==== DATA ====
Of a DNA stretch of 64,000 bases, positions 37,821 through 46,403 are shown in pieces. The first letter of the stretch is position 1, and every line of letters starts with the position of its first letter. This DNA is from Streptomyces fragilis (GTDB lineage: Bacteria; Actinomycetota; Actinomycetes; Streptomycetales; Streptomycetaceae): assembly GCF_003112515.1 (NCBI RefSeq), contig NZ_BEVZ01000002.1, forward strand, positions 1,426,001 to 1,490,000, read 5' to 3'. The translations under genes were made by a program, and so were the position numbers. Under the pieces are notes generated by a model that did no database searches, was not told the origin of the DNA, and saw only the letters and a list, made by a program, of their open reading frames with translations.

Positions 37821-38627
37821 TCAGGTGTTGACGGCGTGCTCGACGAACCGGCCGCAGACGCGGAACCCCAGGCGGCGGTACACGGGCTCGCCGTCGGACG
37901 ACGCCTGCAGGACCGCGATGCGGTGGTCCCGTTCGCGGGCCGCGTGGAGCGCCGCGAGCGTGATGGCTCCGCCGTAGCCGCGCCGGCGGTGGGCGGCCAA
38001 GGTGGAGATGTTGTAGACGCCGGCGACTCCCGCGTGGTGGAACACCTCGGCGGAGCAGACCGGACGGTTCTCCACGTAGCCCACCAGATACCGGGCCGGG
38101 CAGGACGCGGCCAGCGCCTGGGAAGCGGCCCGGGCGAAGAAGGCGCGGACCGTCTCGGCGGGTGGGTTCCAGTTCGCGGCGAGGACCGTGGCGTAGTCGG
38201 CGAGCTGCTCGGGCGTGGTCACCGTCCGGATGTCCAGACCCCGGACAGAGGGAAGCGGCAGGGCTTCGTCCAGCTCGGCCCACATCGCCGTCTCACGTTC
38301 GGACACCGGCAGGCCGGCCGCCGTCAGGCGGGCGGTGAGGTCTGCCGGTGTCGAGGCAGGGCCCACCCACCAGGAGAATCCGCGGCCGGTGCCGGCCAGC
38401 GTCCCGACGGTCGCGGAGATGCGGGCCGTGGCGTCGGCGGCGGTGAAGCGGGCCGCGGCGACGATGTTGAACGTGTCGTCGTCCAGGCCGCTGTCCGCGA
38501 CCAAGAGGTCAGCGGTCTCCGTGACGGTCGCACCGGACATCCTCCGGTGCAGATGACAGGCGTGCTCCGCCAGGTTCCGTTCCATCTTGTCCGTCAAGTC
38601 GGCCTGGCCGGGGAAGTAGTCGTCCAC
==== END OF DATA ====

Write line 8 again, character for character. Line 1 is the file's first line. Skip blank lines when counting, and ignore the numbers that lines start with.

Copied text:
38301 GGACACCGGCAGGCCGGCCGCCGTCAGGCGGGCGGTGAGGTCTGCCGGTGTCGAGGCAGGGCCCACCCACCAGGAGAATCCGCGGCCGGTGCCGGCCAGC